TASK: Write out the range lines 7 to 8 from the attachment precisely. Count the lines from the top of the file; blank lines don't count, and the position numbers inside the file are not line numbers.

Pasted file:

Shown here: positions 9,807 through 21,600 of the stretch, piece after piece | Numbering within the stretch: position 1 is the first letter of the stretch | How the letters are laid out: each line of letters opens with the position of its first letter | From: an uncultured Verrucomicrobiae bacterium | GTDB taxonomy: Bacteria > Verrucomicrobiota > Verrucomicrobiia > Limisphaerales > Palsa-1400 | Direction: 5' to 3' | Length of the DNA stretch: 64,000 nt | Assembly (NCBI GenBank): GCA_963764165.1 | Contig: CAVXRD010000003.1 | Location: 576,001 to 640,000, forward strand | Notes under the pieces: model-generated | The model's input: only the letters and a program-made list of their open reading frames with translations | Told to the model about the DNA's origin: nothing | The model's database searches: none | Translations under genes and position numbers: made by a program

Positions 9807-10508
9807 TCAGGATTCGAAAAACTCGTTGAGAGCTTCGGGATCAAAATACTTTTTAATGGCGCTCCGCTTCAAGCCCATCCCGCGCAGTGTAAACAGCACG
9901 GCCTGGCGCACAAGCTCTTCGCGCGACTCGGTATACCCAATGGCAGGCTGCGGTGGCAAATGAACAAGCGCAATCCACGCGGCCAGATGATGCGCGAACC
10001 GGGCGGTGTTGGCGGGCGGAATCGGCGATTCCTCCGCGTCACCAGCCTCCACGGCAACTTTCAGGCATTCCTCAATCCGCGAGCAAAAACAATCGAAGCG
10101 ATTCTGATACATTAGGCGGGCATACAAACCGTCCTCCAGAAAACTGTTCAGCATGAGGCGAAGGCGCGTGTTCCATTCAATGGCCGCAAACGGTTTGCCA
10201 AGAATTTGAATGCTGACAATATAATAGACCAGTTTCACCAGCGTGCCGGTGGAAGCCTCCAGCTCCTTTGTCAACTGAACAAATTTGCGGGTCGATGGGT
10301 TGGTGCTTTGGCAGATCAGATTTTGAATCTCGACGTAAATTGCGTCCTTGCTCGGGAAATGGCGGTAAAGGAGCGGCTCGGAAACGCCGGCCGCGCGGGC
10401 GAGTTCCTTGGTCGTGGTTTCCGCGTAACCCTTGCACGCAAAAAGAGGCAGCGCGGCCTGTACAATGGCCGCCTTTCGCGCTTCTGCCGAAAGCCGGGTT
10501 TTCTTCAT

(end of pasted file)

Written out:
10201 AGAATTTGAATGCTGACAATATAATAGACCAGTTTCACCAGCGTGCCGGTGGAAGCCTCCAGCTCCTTTGTCAACTGAACAAATTTGCGGGTCGATGGGT
10301 TGGTGCTTTGGCAGATCAGATTTTGAATCTCGACGTAAATTGCGTCCTTGCTCGGGAAATGGCGGTAAAGGAGCGGCTCGGAAACGCCGGCCGCGCGGGC